Because every woman is unique, it’s impossible to say exactly when you should expect menopause. On average, most women begin to notice their periods becoming less frequent in their late forties to early fifties, while for some this may not occur until well into their sixties. Menopause before the age of forty, although not uncommon, is still rare enough to be considered premature. Whatever age you are, if you suspect you may be experiencing the initial symptoms of the change, a visit to your doctor will clear up any uncertainty.
Different factors, including medical conditions, can affect when you reach menopause. However, like the age at which you started puberty, the timing of your menopause is partially predetermined by your genes; so finding out about your mother or other female relatives can sometimes offer an indication of when to prepare. You can read more about what age you are likely to reach menopause and the factors that influence it in our article here.
Reading The Signs
The first indication of menopause is usually an increase in the length of time between your periods. For some women, this will be the only noticeable difference, with periods gradually becoming less regular until they cease altogether. Menopause is officially defined as complete when menstruation has ceased for a year. Others, however, may demonstrate a host of different symptoms, such as mood swings, headaches, sleep disturbances, a faster heartbeat and an increased temperature, more sweating and spontaneous hot flashes. These issues can cause discomfort and inconvenience at the time, but are ultimately only temporary, albeit for a few years.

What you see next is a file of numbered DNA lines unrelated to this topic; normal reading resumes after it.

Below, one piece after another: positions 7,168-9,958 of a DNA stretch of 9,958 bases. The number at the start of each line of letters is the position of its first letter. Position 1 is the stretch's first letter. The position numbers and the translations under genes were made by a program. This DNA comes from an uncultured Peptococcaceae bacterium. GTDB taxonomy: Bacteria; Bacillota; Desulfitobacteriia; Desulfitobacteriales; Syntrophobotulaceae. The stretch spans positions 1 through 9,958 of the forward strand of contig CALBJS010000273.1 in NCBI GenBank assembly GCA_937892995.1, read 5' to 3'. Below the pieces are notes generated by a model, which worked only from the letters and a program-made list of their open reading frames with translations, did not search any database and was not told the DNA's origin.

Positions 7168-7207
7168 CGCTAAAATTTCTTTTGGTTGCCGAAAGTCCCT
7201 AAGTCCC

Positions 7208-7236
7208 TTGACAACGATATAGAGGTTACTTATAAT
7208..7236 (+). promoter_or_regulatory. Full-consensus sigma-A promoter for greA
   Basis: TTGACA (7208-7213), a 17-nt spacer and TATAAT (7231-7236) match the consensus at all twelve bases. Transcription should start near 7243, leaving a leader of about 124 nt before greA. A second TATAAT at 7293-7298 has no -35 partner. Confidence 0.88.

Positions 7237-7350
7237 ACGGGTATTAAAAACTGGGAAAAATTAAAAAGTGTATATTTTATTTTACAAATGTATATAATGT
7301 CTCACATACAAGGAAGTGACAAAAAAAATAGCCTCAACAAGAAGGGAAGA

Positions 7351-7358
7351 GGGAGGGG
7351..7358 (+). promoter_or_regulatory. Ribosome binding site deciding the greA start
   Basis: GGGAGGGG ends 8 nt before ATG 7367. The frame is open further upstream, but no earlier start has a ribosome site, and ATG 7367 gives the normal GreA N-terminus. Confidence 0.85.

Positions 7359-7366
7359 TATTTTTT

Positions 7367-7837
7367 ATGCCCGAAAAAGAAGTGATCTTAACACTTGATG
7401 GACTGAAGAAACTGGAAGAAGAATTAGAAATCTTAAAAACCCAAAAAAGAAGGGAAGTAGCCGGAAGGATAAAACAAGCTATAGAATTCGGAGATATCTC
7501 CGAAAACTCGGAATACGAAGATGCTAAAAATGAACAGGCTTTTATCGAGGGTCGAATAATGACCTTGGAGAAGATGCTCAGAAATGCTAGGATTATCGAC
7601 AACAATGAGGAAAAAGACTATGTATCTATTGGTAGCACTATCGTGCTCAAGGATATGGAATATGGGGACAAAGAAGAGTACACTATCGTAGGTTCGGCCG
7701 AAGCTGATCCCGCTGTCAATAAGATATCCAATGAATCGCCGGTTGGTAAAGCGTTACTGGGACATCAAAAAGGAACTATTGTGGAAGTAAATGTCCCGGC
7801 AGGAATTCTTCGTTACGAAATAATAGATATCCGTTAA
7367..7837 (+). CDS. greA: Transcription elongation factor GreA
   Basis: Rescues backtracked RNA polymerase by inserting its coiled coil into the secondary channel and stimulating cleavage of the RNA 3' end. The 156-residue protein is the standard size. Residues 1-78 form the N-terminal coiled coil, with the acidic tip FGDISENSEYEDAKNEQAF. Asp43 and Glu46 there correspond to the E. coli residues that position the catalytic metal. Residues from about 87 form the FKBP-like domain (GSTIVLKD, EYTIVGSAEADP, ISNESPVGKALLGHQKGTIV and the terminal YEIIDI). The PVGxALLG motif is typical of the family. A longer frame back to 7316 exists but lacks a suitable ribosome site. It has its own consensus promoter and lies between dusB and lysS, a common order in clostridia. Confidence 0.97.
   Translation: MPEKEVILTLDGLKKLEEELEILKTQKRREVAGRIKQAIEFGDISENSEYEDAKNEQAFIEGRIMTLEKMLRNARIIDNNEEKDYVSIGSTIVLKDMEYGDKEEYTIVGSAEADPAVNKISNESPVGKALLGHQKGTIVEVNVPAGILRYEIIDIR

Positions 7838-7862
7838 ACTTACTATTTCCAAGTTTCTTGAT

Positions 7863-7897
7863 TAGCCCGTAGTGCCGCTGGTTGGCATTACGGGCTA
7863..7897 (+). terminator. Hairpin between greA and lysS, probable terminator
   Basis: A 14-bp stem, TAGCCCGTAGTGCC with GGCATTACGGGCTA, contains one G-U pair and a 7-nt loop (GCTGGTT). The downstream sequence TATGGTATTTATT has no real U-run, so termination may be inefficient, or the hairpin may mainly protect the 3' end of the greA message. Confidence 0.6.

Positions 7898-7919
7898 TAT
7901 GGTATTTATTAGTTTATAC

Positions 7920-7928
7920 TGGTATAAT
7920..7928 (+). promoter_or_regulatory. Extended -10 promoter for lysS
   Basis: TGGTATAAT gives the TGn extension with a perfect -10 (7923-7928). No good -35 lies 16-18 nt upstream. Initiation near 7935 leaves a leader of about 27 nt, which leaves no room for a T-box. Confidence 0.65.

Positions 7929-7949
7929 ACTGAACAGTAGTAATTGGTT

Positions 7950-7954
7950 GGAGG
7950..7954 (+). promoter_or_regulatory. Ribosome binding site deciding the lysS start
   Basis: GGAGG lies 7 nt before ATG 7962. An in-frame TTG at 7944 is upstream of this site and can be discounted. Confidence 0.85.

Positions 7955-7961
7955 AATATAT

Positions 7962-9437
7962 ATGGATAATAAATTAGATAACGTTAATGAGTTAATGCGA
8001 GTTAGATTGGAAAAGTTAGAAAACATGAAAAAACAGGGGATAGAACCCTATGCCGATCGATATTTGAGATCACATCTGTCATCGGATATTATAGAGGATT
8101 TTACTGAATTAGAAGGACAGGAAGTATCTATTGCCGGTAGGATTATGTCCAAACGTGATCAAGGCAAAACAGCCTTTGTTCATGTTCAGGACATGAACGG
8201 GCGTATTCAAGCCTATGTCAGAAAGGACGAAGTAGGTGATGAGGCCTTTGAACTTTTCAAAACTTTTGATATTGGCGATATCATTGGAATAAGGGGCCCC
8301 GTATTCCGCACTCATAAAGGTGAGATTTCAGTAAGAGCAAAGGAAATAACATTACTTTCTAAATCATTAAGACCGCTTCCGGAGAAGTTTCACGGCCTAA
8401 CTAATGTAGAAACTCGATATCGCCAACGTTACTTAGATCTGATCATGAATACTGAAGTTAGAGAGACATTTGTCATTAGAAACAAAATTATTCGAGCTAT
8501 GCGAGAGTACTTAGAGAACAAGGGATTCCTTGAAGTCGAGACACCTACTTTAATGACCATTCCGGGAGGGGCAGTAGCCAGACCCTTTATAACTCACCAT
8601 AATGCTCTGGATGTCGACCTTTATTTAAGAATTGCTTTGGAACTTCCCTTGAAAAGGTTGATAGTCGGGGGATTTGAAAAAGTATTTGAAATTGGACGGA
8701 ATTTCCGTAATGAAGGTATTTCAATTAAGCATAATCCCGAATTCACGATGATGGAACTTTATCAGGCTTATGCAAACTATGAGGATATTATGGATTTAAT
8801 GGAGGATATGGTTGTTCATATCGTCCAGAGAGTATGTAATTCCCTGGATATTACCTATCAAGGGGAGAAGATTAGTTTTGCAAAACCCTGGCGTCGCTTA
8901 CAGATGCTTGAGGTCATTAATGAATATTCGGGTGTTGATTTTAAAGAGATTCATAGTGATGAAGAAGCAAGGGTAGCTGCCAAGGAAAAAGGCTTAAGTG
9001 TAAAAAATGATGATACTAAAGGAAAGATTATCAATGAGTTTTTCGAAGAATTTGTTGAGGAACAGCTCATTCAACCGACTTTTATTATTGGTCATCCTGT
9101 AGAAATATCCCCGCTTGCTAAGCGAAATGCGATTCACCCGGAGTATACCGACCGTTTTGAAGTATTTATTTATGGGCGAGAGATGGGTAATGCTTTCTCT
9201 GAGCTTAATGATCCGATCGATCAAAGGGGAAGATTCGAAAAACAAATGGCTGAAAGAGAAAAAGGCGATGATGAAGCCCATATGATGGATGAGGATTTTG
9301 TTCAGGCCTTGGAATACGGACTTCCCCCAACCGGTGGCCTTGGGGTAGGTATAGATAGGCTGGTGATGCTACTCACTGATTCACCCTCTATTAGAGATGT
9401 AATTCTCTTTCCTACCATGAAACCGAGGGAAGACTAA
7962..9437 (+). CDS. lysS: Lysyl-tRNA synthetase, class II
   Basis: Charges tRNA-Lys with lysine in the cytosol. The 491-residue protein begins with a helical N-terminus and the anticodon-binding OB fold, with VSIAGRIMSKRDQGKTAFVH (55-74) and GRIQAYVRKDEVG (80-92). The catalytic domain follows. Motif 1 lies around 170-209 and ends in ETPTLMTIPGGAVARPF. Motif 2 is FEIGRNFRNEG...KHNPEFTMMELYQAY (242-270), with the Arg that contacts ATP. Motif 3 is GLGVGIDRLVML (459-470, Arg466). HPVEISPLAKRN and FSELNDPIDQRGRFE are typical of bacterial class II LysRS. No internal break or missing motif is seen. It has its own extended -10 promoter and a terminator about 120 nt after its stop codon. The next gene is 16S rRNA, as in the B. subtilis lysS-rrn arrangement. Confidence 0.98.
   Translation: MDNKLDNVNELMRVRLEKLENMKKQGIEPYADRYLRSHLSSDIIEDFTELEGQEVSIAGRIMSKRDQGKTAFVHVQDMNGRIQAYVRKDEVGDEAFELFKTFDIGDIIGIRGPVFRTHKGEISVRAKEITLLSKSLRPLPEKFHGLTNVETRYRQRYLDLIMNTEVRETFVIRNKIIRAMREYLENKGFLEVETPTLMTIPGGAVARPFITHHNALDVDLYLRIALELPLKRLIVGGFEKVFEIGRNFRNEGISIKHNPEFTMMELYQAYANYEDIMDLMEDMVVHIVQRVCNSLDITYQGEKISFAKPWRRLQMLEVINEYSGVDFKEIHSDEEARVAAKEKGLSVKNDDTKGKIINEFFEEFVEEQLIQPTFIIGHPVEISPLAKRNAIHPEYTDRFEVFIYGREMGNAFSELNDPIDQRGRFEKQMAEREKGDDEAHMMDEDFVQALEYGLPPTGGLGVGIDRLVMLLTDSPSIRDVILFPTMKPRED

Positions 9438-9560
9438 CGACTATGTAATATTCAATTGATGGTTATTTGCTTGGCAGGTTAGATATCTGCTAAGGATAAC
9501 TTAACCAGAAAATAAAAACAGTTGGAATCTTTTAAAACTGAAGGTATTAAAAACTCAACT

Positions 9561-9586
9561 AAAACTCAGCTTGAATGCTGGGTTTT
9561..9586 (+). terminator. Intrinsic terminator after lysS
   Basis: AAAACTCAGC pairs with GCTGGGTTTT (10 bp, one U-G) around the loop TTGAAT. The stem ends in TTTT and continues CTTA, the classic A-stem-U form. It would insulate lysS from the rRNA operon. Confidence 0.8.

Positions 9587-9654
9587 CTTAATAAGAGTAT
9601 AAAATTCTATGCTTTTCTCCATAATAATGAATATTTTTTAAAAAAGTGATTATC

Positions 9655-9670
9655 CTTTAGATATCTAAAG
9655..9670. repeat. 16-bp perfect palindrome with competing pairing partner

More long-term effects might include vaginal atrophy and associated sexual discomfort, continence issues, a decrease in your sex drive and, over time, osteoporosis (loss of bone density). Fortunately, there are many options for treating these – so the changes in your body needn’t mean a drastic change in your habits.
Getting On With Life – Naturally
At any age, it’s advisable to follow a healthy, low-fat diet and make sure you get plenty of exercise, but many experts consider this particularly important as you undergo menopause. A study published in the ‘Journal of Women and Aging’ suggests that aerobic exercise may be able to offer many of the same health benefits as hormonal therapies without any of the risks. In addition to staying fit, remember to keep cool to beat hot flashes: try dressing in loose-fitting clothing, avoiding alcohol and spicy foods, and also consider using ice packs and cooling fans.
It is also important, for your physical and mental well-being, to stay sexually active after menopause, with a partner or alone. Sexual stimulation and orgasms boost endogenous testosterone production which helps with vaginal muscle tone. Learn more about sex after menopause here.
There are countless useful products that you don’t need a prescription for. A lot of women find remedies such as natural progesterone cream and black cohosh indispensable in keeping their symptoms in check. If you need to alleviate vaginal dryness and sensitivity, you can find a range of intimate feminine moisturizers in most pharmacies.
Hormonal Therapies: Helpful Or Harmful?
Although natural solutions may be enough for some, if you are suffering from severe symptoms you should seek formal treatment. Your doctor will probably prescribe some form of HRT (Hormone Replacement Therapy, also known as Hormone Therapy or HT) to boost your depleted levels of hormones, primarily estrogen. The result is relief for the immediate symptoms, as well as a reduction in long-term risks such as osteoporosis.
In recent years there has been some debate about the safety of these treatments, with studies by the Women’s Health Initiative, among others, finding a possible relationship between hormone replacement and health problems including strokes, cancers and heart disease. However, expert opinion is divided over the issue, and most doctors will advise that you are safe provided you keep your dosage of these hormones as low as you can and avoid very long-term use. Each case is different, and your doctor will be able to tell you the best approach by considering your personal and family medical history.
Please note that advice offered by Intimina may not be relevant to your individual case. For specific concerns regarding your health, always consult your physician or other licensed medical practitioners.